by Melanie Phillips

It has become the orthodoxy in the West that freedom, human rights and reason all derive from secularism and that the greatest threat to all these good things is religion.

I want to suggest that the opposite is true. In the service of this orthodoxy, the West is undermining and destroying the very values which it holds most dear as the defining characteristics of a civilised society. 

War is being waged against Western culture from within which is in essence a war against Christianity and its moral origins in the Hebrew Bible. By attacking these Biblical foundations in the name of reason and human rights, the culture warriors of secularism are sawing off the branch on which they sit. The only way to defend Western civilisation is to reaffirm and restore its Biblical foundations. My argument is a development of ideas I first explored in my 2012 book The World Turned Upside Down: The Global Battle over God, Truth and Power.

We are living in an era which extols reason, science and human rights. These are said to be essential for progress, a civilised society and the betterment of humanity. Religion is said to be their antithesis, the source instead of superstitious mumbo-jumbo, oppression and backward-thinking.

Some of this hostility is being driven by the perceived threat from Islamic terrorism and the Islamisation of Western culture. However, this animus against religion has far deeper roots and can be traced back to what is considered the birthplace of Western reason, the 18th-century Enlightenment.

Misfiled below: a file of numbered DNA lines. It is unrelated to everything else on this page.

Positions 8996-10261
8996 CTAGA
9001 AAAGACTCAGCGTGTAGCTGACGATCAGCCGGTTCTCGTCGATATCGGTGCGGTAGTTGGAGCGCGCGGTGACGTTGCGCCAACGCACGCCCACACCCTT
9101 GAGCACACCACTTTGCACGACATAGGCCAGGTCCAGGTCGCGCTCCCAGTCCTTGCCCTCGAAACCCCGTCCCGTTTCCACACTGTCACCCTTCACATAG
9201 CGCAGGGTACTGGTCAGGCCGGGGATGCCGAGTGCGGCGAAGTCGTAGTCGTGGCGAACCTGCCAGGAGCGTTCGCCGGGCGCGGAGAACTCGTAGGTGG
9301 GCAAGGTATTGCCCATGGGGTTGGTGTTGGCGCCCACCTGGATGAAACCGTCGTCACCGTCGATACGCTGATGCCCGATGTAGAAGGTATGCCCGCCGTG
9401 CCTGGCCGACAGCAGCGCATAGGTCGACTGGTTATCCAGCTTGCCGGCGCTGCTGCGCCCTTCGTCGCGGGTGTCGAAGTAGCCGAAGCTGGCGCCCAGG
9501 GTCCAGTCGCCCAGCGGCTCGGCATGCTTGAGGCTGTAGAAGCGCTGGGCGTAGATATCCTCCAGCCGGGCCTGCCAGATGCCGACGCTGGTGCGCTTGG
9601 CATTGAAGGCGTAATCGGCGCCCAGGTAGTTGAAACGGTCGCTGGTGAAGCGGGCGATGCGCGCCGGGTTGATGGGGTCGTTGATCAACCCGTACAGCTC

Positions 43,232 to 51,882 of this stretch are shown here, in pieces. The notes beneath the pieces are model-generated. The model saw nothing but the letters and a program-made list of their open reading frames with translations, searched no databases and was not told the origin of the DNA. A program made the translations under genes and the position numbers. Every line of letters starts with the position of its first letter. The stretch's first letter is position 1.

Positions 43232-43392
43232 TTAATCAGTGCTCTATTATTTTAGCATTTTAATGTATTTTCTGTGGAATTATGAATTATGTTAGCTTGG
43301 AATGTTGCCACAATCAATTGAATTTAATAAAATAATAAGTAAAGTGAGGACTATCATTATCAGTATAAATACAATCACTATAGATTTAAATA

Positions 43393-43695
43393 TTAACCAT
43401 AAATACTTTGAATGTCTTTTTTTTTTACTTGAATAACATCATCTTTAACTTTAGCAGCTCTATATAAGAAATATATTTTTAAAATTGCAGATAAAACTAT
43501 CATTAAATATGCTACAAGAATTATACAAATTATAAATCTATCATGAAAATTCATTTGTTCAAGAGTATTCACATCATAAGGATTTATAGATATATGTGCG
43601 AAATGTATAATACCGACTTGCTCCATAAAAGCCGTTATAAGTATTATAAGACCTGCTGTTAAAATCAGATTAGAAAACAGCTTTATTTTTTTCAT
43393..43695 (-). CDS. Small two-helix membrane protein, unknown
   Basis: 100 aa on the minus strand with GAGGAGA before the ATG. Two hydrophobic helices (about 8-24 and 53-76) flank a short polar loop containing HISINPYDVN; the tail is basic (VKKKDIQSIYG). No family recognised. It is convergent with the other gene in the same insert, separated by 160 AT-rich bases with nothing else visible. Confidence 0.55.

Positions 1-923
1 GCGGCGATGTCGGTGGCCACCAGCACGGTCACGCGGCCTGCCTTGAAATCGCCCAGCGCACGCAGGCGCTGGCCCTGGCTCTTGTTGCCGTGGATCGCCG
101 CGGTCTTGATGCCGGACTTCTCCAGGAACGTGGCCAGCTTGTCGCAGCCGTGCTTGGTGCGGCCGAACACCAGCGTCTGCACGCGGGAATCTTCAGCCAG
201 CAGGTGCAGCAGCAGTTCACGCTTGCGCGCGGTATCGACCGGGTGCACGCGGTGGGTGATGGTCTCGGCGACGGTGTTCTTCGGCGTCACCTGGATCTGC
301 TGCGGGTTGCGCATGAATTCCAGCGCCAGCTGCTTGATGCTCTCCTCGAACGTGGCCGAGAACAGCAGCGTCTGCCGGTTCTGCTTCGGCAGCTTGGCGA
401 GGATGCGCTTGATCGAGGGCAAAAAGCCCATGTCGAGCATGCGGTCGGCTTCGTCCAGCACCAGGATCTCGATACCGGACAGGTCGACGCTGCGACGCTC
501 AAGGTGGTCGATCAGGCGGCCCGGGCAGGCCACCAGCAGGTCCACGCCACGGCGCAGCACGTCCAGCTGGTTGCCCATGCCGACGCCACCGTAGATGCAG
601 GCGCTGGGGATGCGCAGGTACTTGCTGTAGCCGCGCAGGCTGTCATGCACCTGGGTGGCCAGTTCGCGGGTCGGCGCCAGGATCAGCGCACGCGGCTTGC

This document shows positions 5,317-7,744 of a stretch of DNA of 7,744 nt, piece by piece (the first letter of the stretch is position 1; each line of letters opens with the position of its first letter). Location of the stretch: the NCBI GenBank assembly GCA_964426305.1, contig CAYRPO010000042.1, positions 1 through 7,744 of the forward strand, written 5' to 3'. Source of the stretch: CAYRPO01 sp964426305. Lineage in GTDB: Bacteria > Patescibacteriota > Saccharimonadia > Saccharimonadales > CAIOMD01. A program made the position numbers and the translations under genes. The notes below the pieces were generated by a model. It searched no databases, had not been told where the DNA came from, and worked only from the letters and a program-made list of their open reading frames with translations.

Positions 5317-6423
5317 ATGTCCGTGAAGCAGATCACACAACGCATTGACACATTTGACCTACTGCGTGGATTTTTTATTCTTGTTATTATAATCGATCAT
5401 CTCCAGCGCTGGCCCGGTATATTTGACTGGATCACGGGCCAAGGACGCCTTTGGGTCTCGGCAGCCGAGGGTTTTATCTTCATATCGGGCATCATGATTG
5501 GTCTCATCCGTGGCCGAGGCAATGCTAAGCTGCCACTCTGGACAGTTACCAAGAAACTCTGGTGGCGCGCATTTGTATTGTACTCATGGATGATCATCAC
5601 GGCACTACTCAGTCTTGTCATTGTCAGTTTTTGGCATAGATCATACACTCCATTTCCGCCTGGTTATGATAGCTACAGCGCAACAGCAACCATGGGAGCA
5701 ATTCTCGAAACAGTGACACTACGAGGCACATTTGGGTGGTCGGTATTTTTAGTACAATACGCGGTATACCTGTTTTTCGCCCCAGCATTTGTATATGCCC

Actually, it goes back specifically to the French Enlightenment. In England and Scotland, the Enlightenment developed reason and political liberty within the framework of Biblical belief. In France, by contrast, anti-clericalism morphed into fundamental hostility to Christianity and to religion itself. 

(By Michael Brown ) In the aftermath of the Orlando massacre, leftist voices are not only blaming conservative Christians for the tragedy, they are now calling on Christians to renounce their sacred beliefs and historic convictions, as if holding to a biblical definition of marriage leads to mass murder. This is not only ridiculous and reprehensible. It is also logically absurd. Consider these alternative scenarios. Let’s say that for years, gay activists vilified conservative Christians in the ugliest ways, not only calling us bigots and hypocrites and equating us with Hitler, the Nazis, the Taliban and ISIS, but also saying that we deserve to die, sending us death threats, posting death wishes on social media and holding up posters at rallies with lines like, “Throw them to the lions!” (For the record, this is not hypothetical. I can document every word of this in sickening detail.)

Needs a summary

How can churches achieve a balanced view without compromising the Gospel?